Risk assessments: Why, what, when, how

A compliance program can only be truly effective at accomplishing its goal of preventing and detecting fraud, waste, and abuse when the program, its infrastructure (i.e., the seven elements), and the work the program does (i.e., the compliance work plan) are oriented around the organization’s compliance risk profile.[1] To best prevent fraud, waste, and abuse, it’s logical to focus on those issues where fraud, waste, and abuse are most likely and where the consequences of noncompliance are the most significant. Why would a compliance program spend its, oftentimes, small number of resources on issues that are not as crucial to get right? Nevertheless, compliance programs have not always understood, nor prioritized, risk assessment, leading to ineffective and inefficient efforts not oriented around the organization’s most significant compliance risks.

Implementing an effective compliance risk assessment approach is beneficial in multiple ways. It is the most efficient and effective way to ensure that the compliance program spends its time and resources on the appropriate issues (to best prevent and detect fraud, waste, and abuse). It also helps ensure that operations leaders and managers understand compliance risk and the importance of operations’ responsibility for compliance. Effective compliance risk assessment, management, and mitigation promote an engaged and aware culture throughout an organization and is a best practice that has become a requirement in recent corporate integrity agreements (CIAs). Risk-based compliance programs promote the highest level of service for employees and patients and help ensure proactive compliance programs. Perhaps the most compelling reason to provide an exceptional risk assessment approach is that it can be protective in cases of wrongdoing. The Department of Justice Evaluation of Corporate Compliance Programs states, “Prosecutors may credit the quality and effectiveness of a risk-based compliance program that devotes appropriate attention and resources to high-risk transactions, even if it fails to prevent an infraction.”[2]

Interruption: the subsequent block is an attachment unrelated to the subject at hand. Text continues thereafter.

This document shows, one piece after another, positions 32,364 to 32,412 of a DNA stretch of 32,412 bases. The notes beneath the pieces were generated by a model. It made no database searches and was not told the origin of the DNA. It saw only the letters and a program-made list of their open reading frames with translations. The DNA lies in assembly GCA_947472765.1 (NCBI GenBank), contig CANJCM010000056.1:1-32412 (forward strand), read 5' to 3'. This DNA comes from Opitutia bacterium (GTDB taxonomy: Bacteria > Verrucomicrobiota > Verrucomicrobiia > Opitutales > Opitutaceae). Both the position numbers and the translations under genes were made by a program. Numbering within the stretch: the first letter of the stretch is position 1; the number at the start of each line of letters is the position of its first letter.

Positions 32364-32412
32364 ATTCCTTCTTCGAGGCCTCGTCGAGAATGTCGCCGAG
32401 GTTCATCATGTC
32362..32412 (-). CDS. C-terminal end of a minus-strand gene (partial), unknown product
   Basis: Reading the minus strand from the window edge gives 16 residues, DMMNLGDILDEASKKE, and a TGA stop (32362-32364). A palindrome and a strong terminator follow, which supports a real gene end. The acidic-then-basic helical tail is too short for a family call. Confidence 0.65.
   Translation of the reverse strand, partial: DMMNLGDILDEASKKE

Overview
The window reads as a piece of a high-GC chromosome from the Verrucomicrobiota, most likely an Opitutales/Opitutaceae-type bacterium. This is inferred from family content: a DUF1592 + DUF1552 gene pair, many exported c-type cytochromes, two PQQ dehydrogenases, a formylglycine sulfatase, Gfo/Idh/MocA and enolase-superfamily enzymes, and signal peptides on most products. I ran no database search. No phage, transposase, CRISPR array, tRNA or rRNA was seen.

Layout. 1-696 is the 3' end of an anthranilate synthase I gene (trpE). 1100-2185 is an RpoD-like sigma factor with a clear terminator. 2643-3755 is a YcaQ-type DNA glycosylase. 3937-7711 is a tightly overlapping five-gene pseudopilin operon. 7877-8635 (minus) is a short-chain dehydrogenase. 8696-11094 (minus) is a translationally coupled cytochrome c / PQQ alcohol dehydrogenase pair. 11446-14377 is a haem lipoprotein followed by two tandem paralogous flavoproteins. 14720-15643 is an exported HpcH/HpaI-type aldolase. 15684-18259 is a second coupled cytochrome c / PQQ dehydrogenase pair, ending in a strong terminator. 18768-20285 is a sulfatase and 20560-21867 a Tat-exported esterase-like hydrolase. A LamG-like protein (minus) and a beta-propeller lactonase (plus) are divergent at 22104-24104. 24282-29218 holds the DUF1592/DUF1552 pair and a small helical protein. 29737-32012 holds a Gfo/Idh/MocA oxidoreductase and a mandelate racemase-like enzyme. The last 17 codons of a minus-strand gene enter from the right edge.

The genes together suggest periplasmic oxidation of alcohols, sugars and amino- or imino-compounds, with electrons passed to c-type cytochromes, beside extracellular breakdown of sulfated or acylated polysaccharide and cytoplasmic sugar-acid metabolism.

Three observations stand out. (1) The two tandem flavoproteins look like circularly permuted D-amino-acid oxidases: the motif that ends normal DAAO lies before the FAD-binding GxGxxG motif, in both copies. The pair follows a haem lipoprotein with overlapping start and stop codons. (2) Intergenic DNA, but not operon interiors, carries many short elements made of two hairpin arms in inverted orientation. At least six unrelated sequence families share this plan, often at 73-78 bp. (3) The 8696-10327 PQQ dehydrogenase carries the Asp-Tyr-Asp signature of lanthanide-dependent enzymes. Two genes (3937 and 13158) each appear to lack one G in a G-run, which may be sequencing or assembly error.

While every organization’s risk profile is unique, there are certain common healthcare-specific industry risks, especially when narrowed to healthcare providers, that these organizations have in common. These shared industry risks include, but are not limited to, state and federal statutes and regulations, matters seen in recent enforcement actions, Department of Health & Human Services Office of Inspector General (OIG) reports and work plan items, government audit priorities, changing regulatory priorities, and certain broader state and national issues such as “the great resignation” and pandemic-related concerns, among others. An organization’s risk profile becomes further customized when adding internal risks or those particularly applicable to the organization. These may include, but are not limited to, organizational structure and legal relationships, the control environment, the culture of compliance and accountability, operations’ engagement with compliance, specific issues reported to management or compliance, specific investigation outcomes, and specific audit findings.

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